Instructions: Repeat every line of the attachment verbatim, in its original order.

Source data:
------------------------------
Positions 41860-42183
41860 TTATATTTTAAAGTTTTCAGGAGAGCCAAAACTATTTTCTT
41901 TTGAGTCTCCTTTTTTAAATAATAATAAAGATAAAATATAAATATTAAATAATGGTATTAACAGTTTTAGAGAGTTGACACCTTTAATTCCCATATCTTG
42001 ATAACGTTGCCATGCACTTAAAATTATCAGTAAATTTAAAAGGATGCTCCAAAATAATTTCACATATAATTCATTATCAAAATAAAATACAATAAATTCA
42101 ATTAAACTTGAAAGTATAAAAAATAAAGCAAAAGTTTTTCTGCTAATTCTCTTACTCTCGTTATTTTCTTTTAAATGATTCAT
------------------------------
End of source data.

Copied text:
Positions 41860-42183
41860 TTATATTTTAAAGTTTTCAGGAGAGCCAAAACTATTTTCTT
41901 TTGAGTCTCCTTTTTTAAATAATAATAAAGATAAAATATAAATATTAAATAATGGTATTAACAGTTTTAGAGAGTTGACACCTTTAATTCCCATATCTTG
42001 ATAACGTTGCCATGCACTTAAAATTATCAGTAAATTTAAAAGGATGCTCCAAAATAATTTCACATATAATTCATTATCAAAATAAAATACAATAAATTCA
42101 ATTAAACTTGAAAGTATAAAAAATAAAGCAAAAGTTTTTCTGCTAATTCTCTTACTCTCGTTATTTTCTTTTAAATGATTCAT